Top 25 Albums of 2009 Top 25 Albums of 2009

Pinpoint Music’s

Top 25 Albums of 2009

You know where this conversation is going. You sit at a table of friends and strangers making friendly, inoffensive observations to perhaps increase your chances of approval, and amongst the friends and strangers you meet someone who seems like a decent person. After talking for some time, testing the waters of compatibility, you realize this might be the type of person you’d get a long with. You’ve made obscure references to episodes of the Simpsons, talked about how rad Obama (so dreamy) is and maybe even shared some awkward physical contact; but you know where this conversation is going. Someone is going to ask “What kind of music do you like?”, “Who’s your favorite band?” and “Whats your favorite album?” – any one, if not all three, in any order. Impossible. Just be sure to choose your next words wisely, you are being judged.

The writers and contributors of Pinpoint Music have put their collective balls on the table, answered the tough questions; and without further ado, here are the Top 25 Albums of 2009.

The Rival Sons

Before The Fire

The Rival Sons are like rock and roll defibrillators – surging electric life back into the heart of what we thought was lost.

Matt & Kim


Who knew a record this warm and energetic could be recorded while, “playing a keyboard in a winter coat and cut off gloves, sitting in a Vermont bedroom with no heat in December…mixing wearing only underwear, sweating at 5am in a Brooklyn apartment with no air conditioning…”

Sonic Youth

The Eternal

Trademark feedback and formless freakouts; it seems like it’s standard procedure for Sonic-Youth to release another top record.

Silversun Pickups


Smooth but raw, vast but intimate, dark, driving and compelling. The vocals, while silky and sweet, are saturated with attitudes of both sadness and anger. The drums and bass are sometimes subverted, sometimes relentless exactly when they need to be.

Neko Case

Middle Cyclone

I jumped in a car today at 6am and ventured down the 99 to Fresno, California. Don’t ask me why I was going to Fresno, but as I sat in the passenger seat in the wee hours of the morning, thoughts moving slowly, nursing a hangover; all I wanted was Neko Case and this album.

Orphans and Vandals

I am Alive and You are Dead

I am Alive and You are Dead is sparse and efficient, yet its scope spans about a dozen years in time, several nations worth of geography, and just about every possible human emotion. The songs are like conversations between Al Joshua, singer and guitarist for Orphans & Vandals, and the rest of the band. The music seems to be egging him on to reveal sinister details, and comforts him in moments of despondence. And Joshua is more than happy to oblige.


Hey Everyone

Party. Just fucking party. Big balloons and blue palms from high-fiving so hard your teeth rattle and so fucking frequently it’s a wonder there’s a friend left who would ever dare come within striking distance of your wild and frothing élan.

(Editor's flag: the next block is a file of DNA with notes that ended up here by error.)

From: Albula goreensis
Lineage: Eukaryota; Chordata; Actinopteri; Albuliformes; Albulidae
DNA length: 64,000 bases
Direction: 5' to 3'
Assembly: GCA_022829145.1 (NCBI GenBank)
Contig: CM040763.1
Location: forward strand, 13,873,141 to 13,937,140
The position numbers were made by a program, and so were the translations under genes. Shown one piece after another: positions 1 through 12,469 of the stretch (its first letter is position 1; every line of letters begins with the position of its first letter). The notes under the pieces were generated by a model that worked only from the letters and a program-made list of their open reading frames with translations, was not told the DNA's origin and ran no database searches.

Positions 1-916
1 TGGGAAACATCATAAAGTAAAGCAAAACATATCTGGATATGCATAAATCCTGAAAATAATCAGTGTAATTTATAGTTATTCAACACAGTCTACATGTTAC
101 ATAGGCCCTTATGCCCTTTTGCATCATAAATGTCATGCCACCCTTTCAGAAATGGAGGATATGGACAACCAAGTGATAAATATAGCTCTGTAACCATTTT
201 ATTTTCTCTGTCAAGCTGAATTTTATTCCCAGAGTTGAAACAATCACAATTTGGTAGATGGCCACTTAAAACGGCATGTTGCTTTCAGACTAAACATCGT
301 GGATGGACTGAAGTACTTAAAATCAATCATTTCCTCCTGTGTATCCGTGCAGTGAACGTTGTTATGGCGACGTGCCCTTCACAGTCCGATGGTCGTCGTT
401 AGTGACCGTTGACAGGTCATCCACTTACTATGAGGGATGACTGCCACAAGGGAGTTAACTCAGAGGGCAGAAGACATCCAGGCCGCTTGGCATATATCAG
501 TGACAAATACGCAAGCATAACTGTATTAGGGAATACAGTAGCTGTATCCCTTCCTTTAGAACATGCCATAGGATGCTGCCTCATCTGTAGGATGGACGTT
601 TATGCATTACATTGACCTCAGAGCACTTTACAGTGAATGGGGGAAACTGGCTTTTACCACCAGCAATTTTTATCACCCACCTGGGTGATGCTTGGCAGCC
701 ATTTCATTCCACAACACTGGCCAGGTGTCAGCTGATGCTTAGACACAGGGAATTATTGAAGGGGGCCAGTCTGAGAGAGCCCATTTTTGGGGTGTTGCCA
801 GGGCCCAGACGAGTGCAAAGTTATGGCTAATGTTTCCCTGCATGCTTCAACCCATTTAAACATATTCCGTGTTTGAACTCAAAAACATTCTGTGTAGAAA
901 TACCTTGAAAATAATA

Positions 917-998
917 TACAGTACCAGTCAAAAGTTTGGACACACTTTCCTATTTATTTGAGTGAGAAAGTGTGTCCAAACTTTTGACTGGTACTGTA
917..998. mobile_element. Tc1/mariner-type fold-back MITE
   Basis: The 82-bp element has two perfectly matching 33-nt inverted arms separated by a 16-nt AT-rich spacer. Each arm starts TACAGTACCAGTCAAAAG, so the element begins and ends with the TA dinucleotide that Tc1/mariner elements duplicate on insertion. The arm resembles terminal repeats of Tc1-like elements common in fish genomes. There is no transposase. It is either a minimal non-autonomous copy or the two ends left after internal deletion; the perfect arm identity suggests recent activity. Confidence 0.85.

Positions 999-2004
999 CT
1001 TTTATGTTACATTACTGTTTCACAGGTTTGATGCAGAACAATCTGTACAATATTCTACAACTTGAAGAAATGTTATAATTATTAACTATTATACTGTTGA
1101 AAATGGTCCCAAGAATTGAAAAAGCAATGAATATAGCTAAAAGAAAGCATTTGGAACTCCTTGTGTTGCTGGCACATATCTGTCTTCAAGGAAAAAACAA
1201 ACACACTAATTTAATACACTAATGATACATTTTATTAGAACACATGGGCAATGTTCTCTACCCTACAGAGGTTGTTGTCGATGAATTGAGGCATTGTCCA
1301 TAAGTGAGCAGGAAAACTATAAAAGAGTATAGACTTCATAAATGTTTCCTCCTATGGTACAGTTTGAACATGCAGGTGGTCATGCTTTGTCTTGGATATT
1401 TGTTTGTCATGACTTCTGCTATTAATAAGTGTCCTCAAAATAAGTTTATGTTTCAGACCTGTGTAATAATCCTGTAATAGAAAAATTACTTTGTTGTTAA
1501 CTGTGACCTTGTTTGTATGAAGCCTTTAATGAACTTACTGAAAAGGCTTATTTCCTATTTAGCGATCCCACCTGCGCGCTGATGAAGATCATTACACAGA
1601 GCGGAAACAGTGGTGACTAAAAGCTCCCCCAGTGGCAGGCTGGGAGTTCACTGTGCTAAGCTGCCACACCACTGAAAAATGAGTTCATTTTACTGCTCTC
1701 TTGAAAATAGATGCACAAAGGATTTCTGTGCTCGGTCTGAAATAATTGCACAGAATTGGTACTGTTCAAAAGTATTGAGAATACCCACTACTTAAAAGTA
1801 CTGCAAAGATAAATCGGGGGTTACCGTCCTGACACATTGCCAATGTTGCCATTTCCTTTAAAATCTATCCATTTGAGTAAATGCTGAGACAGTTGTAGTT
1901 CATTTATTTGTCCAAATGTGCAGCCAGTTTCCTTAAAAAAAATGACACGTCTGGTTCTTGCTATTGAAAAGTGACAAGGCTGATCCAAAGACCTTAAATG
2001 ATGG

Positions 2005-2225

As fun to listen to the twentieth time as it is the first this blend of hardcore, and pop, will leave you feeling both the urge to dance and trash the joint.

Nico Vega

Nico Vega

In 2007 Nico Vega released their first EP. 2 years and 2 EPs later they delivered their first full length album – a self-titled debut album of impressive proportions. The three piece powerhouse delivers a surprising diversity of sounds that has surpassed the expectations of fans and critics alike. With forceful instrumentals and raw, passionate vocals Nico Vega is one of the most notable releases of 2009.

Animal Collective

Merriweather Post Pavilion

Arguably their most ‘pop’ album so far, Merriweather Post Pavilion is latest project completed by the sonic veterans in The Animal Collective. As with all of their albums, everyone wondered “what will they do next” and the album released to a bevy of expectations and pre-conceptions. Nobody was disappointed. Merriweather Post Pavilion perpetuates The Animal Collective’s musical virtuosity and is sure to satisfy fans, embrace non-fans and silence detractors.

Pissed Jeans

King of Jeans

Pummel out some seriously sinister jungle rhythms, rev up the chainsaw power chords, and make one of the few truly dangerous indie records in some time.

Bill Callahan

Sometimes I Wish We Were an Eagle

Steven Wright with an acoustic guitar and a story to tell; Bill Callahan might have one of the most comforting sounds in all of music. However, unlike other feel-goody singer/songwriters with an acoustic guitar, there’s tension and conflict here, adding a very sincere depth that makes Sometimes I Wish I Were an Eagle undeniable.

Gray Young


You know this record. It’s written in you. Something forgotten among all the years and lovers you’ve known and disregarded with a heavy heart and the tepid knowledge that some things aren’t meant to be. It’s out there somewhere. Perfect.



Ignore the hype, the names and the concept, what you’ll realize is; this is what Jesus meant by “rap-rock”. Refreshing, re-listenable qualities to the album that you don’t always get in hip hop.